The Chief Executive of the British Ports Association calls for the UK to provide pro-investment transport strategies after Brexit.
Since the UK’s referendum on EU membership in 2016, ports have been the focus of much strategic consideration. Discussions have spanned from cross border customs and trading arrangements for HGVs and the impact at UK and EU ‘Roll-on Roll-off’ ports, to new global trade deals; as well as new ‘Free Port’ designations and bumper fish landings in Britain due to relaxed quotas. Big political decisions are now required as the UK follows a new path. The UK government’s stance before the referendum was that they could not plan for exiting the EU as they believed we should remain as members; so the new Prime Minister will once again have to try to make up for lost ground – especially with the potentially unmovable Brexit deadline looming on 31 October.
Under Theresa May’s premiership, it was clear that the UK wanted to avoid divergence with many EU rules; and this meant that arrangements on customs and the rules set under the Single Market would remain similar. However, the new British Prime Minister Boris Johnson and his cabinet appear to be far less focused on alignment and have indicated interest in certain changes. This could mean opportunities for UK ports to lobby for the post-Brexit relaxation of certain rules on issues such as environmental arrangements for coastal development, or on port governance and state aid rules.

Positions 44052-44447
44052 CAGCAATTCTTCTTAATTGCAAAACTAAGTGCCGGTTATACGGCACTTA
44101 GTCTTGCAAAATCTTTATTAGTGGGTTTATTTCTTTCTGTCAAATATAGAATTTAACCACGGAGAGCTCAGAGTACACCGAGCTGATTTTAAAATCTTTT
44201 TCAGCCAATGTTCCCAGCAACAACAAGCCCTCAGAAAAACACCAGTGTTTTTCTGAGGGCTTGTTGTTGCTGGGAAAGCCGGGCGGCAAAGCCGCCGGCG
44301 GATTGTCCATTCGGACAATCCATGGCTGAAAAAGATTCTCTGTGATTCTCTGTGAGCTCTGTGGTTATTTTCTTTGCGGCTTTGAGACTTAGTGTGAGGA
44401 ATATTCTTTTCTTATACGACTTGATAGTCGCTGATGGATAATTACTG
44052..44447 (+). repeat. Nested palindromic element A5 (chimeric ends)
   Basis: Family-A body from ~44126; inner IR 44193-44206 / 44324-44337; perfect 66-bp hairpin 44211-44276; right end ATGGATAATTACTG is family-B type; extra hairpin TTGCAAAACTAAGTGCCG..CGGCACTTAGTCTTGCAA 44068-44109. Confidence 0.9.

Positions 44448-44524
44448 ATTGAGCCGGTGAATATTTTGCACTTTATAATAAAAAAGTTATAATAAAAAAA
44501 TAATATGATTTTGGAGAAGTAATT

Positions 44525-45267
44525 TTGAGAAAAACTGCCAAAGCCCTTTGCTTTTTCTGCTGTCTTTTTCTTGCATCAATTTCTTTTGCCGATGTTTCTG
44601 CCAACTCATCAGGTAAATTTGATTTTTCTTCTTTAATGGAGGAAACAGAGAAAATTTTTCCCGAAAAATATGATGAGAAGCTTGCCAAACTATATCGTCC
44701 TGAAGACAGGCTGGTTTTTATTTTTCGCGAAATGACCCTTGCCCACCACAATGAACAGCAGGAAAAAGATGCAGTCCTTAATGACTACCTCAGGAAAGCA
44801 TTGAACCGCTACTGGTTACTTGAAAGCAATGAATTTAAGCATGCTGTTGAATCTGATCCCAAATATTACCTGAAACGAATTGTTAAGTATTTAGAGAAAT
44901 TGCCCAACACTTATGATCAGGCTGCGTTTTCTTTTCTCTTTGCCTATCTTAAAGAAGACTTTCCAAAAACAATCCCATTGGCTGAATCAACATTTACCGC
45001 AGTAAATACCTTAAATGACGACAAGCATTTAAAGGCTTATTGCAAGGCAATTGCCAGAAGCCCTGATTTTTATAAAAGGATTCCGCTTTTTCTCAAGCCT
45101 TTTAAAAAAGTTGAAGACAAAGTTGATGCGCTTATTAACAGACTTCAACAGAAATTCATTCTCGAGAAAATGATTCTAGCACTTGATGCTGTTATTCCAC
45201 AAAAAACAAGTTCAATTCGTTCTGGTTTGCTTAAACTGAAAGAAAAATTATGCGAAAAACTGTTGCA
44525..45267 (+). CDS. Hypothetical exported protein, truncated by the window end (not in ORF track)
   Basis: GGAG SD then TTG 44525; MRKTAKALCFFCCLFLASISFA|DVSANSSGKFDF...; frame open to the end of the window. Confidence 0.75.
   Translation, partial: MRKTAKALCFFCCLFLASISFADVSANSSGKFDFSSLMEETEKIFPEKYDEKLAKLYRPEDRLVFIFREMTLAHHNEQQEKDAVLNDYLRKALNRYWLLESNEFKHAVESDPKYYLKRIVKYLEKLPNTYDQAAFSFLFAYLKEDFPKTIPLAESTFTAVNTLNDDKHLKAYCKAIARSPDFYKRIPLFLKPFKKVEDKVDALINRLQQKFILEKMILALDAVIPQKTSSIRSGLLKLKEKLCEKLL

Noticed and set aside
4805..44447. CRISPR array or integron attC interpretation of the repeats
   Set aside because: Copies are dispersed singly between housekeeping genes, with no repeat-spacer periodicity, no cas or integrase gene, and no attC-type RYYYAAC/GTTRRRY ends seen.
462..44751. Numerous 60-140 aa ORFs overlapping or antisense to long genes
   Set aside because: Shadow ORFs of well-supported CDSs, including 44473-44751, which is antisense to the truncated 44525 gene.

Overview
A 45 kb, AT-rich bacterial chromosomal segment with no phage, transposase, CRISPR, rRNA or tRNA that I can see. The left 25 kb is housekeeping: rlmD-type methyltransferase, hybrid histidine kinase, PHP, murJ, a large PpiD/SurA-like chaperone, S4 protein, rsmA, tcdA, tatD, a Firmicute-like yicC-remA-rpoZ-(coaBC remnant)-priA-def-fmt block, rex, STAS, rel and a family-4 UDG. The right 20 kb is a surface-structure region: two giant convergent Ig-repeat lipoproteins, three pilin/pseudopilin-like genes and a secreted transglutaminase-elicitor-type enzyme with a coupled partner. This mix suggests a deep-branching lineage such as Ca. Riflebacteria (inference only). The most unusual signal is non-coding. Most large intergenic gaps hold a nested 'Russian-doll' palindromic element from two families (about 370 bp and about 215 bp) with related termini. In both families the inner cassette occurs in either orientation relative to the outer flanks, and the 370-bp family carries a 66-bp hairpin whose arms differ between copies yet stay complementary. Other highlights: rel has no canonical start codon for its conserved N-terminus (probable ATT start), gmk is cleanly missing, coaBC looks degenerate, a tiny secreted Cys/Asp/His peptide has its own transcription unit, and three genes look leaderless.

While UK ports originally supported the Single Market as a framework for competition and standards across the European ports industry, recent experiences with EU rules have strained this relationship: for example, strict European environmental conditions; new rules for port service provision; and, to a lesser extent, the fact that EU state aid guidance now allow ports in Member States such as Germany and Belgium to receive public subsidies for dredging and infrastructure, while other UK and European port operators typically have to fund this through their commercial operations.
While a Johnson administration might be keen to move further away from Europe in terms of regulations and rules, a major factor in whether the UK will do this will be the UK Parliament. MPs in the House of Commons, who typically favour closer links and the avoidance of a ‘hard’ Brexit, are likely to use any mechanisms they have to block certain outcomes. Johnson might be more attracted towards a single issue general election than May; but this would take time and interfere with the Brexit deadline.